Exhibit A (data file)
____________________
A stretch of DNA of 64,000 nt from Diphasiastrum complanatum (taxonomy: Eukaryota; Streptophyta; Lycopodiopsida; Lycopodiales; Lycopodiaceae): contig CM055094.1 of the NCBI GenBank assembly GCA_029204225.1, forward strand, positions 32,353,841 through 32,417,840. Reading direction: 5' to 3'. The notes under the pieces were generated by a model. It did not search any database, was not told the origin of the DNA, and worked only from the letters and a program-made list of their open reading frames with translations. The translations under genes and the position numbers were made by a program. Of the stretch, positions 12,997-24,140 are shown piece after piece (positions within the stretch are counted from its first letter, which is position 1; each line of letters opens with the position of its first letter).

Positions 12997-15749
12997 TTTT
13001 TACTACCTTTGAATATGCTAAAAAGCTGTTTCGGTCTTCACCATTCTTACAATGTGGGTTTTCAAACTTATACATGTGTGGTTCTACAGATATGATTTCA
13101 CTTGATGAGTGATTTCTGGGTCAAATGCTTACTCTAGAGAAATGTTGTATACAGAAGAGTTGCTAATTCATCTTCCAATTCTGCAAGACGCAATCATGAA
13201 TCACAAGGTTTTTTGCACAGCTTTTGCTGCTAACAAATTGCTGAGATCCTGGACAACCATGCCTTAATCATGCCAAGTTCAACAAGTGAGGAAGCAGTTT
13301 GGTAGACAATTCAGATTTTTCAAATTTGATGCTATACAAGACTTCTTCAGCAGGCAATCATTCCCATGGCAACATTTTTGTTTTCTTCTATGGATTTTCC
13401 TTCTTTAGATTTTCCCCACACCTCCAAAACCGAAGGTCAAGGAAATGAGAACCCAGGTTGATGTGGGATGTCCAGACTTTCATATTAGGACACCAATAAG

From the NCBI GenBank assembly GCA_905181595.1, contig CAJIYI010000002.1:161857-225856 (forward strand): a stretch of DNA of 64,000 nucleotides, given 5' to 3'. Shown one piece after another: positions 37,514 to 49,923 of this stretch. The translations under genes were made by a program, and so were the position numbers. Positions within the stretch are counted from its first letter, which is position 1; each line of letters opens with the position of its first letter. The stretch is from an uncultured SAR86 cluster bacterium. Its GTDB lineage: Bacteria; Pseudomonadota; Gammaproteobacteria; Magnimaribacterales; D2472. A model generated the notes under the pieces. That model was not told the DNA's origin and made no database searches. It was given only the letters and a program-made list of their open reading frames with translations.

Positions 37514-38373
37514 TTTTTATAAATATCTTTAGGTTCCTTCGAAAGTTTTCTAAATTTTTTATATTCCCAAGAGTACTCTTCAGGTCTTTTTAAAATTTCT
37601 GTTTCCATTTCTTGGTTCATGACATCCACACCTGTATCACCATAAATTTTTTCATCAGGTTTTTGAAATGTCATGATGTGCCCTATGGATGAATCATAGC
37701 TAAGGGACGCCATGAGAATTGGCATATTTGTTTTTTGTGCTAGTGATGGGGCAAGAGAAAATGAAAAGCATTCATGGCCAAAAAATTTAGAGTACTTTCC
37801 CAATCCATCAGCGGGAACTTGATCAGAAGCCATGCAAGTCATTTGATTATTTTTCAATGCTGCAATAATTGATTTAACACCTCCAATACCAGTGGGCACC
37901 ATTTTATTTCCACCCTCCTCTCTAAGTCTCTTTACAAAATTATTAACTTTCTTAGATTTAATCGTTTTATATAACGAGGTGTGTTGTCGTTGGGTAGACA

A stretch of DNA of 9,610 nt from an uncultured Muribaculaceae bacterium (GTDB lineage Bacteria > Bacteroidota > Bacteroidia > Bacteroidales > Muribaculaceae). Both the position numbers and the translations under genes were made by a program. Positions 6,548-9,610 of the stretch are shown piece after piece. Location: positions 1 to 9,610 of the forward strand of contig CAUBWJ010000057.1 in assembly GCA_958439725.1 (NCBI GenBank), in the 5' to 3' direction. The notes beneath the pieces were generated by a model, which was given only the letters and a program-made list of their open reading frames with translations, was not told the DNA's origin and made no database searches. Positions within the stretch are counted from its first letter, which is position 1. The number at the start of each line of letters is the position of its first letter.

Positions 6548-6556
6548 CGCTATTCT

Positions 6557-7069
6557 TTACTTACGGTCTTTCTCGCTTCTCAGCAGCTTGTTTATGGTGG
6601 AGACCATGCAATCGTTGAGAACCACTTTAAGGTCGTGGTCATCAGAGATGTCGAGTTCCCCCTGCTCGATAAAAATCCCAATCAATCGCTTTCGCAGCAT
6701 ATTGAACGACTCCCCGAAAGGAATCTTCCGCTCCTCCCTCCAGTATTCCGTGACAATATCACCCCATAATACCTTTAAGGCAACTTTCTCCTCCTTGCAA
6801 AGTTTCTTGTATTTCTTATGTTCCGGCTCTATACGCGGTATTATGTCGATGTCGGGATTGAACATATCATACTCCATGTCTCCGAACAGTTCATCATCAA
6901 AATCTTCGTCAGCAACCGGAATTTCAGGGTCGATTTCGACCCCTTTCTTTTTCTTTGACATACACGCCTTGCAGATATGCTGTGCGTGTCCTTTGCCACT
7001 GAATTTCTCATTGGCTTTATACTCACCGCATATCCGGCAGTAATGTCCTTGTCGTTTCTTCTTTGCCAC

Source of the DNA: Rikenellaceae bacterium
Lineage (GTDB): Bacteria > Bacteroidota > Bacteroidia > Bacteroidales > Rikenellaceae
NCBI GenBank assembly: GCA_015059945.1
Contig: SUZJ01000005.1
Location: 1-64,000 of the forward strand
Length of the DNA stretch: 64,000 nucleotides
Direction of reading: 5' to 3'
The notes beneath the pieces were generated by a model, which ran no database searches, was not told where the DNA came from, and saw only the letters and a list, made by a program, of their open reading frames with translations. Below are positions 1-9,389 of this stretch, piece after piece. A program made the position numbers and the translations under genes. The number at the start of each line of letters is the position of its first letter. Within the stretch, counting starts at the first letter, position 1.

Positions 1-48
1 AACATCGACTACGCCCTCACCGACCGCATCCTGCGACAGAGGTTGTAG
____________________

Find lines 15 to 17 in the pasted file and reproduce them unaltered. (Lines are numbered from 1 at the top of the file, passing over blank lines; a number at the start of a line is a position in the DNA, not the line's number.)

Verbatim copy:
37901 ATTTTATTTCCACCCTCCTCTCTAAGTCTCTTTACAAAATTATTAACTTTCTTAGATTTAATCGTTTTATATAACGAGGTGTGTTGTCGTTGGGTAGACA

A stretch of DNA of 9,610 nt from an uncultured Muribaculaceae bacterium (GTDB lineage Bacteria > Bacteroidota > Bacteroidia > Bacteroidales > Muribaculaceae). Both the position numbers and the translations under genes were made by a program. Positions 6,548-9,610 of the stretch are shown piece after piece. Location: positions 1 to 9,610 of the forward strand of contig CAUBWJ010000057.1 in assembly GCA_958439725.1 (NCBI GenBank), in the 5' to 3' direction. The notes beneath the pieces were generated by a model, which was given only the letters and a program-made list of their open reading frames with translations, was not told the DNA's origin and made no database searches. Positions within the stretch are counted from its first letter, which is position 1. The number at the start of each line of letters is the position of its first letter.

Positions 6548-6556